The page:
No longer will the fool be called noble nor the scoundrel be highly respected. For the fool speaks folly, his mind is busy with evil: He practices ungodliness and spreads error concerning the LORD; the hungry he leaves empty and from the thirsty he withholds water. The scoundrel's methods are wicked, he makes up evil schemes to destroy the poor with lies, even when the plea of the needy is just. But the noble man makes noble plans, and by noble deeds he stands. (Is 32:5-8)

Friday, February 8, 2008

Jeez Dang Crud Sheesh

Growing up in the Wells (my maiden name) household, there were just some things you didn't utter. "Shut up" was absolutely forbidden because it was considered highly disrespectful, but so too were other slang words like "jeez" and "dang", "crud" and "sheesh". Where I come from they were one-and-the-same with disrespectufl or offensive terms. If you weren't using the Lord's name respectfully, or if you were caught hurling the others - or words even worse than these - as might a longshoreman, then you better have a taste for Ivory soap. Yuk!

Well, I just looked up on a commonly used slang from today's vernacular: freaking - or it's contractions, freakin' or fricken. It's heard in a variety of contexts and upon no few lips. I've often wondered what, exactly, it means. I'm sorry I looked!

I'll leave it up to you to consult Merriam and discover the definition yourself. But at my house it is now among the soap-words.

Thursday, February 7, 2008

Picket Fences

There was a day when the white picket fence surrounding my childhood home appeared massive; too high to scale. It represented a lot of things for me, and none more than the security planned and executed by mother. I can hear her still as she released me to play: "You stay in your own yard". I'm sure she added the own part lest I make a case for staying in someone else's yard in order to live according to the Law of Mother. She was one smart lady, my mom.

I don't recall ever challenging that order. There was plenty of room to play; two large apple trees to climb; lots of grass for rolling upon or playing dolls; flowers for plucking; dirt for digging; and best of all ... mother's clothes line when filled with fresh laundry. What a haven for the imagination that often became. I could write an entire blog on that small patch of ground and the childhood world it represented .... perhaps another day.

But it was the white picket fence that delighted me in so many ways. I wasn't aware of how many, or how significant until much later in life when I began to ponder associated analogies.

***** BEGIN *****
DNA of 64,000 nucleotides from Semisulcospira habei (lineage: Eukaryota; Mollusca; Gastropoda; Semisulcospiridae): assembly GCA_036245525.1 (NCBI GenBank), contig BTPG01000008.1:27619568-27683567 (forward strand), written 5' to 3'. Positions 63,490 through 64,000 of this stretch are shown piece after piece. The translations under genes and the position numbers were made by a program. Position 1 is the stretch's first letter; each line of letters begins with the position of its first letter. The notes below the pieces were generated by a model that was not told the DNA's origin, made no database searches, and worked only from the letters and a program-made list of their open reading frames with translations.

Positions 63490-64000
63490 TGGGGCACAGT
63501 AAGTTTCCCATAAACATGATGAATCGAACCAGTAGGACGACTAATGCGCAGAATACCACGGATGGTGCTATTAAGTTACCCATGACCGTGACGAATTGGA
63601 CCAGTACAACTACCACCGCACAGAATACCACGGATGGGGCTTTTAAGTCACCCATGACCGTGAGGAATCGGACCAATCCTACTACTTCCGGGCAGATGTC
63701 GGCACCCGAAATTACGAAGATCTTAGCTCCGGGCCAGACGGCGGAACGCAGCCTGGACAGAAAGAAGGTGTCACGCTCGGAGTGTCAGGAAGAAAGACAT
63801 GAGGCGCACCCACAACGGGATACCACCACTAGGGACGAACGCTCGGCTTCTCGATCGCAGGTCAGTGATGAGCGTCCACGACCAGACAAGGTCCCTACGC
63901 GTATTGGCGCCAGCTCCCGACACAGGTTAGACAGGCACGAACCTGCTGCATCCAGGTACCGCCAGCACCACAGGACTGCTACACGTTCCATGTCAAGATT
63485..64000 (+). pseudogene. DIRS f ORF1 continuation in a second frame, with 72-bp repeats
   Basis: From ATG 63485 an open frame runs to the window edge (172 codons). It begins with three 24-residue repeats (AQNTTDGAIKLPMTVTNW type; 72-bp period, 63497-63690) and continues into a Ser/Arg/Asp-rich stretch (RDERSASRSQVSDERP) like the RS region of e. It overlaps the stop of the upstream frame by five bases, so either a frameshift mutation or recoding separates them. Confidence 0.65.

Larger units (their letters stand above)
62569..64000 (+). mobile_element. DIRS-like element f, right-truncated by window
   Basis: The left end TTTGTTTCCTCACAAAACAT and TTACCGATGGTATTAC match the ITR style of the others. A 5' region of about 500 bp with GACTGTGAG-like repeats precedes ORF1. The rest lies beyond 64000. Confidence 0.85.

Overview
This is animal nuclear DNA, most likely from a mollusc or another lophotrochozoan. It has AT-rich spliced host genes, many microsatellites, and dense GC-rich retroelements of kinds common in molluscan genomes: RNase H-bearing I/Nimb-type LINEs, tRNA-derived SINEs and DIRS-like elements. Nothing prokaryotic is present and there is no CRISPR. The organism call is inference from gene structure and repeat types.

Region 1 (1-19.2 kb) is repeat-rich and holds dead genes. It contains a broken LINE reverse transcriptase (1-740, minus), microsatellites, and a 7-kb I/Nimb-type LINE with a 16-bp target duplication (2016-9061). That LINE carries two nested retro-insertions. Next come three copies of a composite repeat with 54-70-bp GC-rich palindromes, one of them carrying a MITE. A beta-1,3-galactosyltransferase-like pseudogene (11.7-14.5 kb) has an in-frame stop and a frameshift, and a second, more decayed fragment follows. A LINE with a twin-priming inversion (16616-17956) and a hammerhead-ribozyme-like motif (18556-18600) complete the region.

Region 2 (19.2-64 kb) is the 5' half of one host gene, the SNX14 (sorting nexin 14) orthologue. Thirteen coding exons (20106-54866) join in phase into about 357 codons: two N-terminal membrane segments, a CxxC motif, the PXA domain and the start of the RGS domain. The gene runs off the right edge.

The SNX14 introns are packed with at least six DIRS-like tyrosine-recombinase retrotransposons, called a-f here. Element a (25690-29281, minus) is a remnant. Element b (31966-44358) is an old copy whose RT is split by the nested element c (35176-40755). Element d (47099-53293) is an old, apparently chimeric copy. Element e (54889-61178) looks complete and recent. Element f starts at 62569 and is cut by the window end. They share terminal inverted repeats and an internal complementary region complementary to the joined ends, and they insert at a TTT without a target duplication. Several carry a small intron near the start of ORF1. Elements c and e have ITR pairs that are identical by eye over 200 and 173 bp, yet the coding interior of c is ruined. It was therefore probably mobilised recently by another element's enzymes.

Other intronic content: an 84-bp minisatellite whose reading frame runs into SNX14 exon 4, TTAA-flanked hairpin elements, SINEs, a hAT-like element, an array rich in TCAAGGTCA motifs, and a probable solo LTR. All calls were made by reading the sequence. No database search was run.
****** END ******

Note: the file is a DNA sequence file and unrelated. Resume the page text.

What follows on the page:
Perhaps the most significant memory of that fence derives from the age of seven or so, and spans a period of at least five or more years. It is rooted in the delights of walking the picket fence. There, high above the ground, balanced just so ... cautiously placing one foot ahead of the other in order to proceed along the very narrow ledge that was, in actually, the upper wood plank (2x4) that gave the fence stability. That walking ledge was on the fence's inside, just inside the safe zone of my own yard .

It was a long way around the yard on that fence, but oh the joy of traversing it, start-to-finish with nary a slip or fall. It never occurred to me that I could fall (aren't all seven year olds invincible?), or that I might even impale myself on one of those pickets were I to do so.

With the benefit of hindsight, I see how like that precarious picket peddling is the navigating of life. I've got boundaries within which to live; boundaries that allow me lots of room to roam as well as incredible freedom within them. Even more so they offer me protection. They are boundaries as sturdy and recognizable as that picket fence of my childhood. And, as I did in childhood, sometimes even today I perch myself upon the boundary's narrow ledge and tip-toe around the safe zone. I don't mean it to be an act of rebellion, or even a deliberate undertaking ... I just shimmy up the boundary marker, find my footing, and become a circus performing Walenda as I step ever-so-carefully along the thin edge.

Mother's voice is still that gentle reminder to stay in my own yard. Today I'm working at staying well back from the pickets.

Wednesday, February 6, 2008


What can I say? How do you sort one from the other? If you know, I'll gladly listen to prevailing wisdom. Better still, I'll listen to wisdom of any sort - prevailing or not.

God bless America!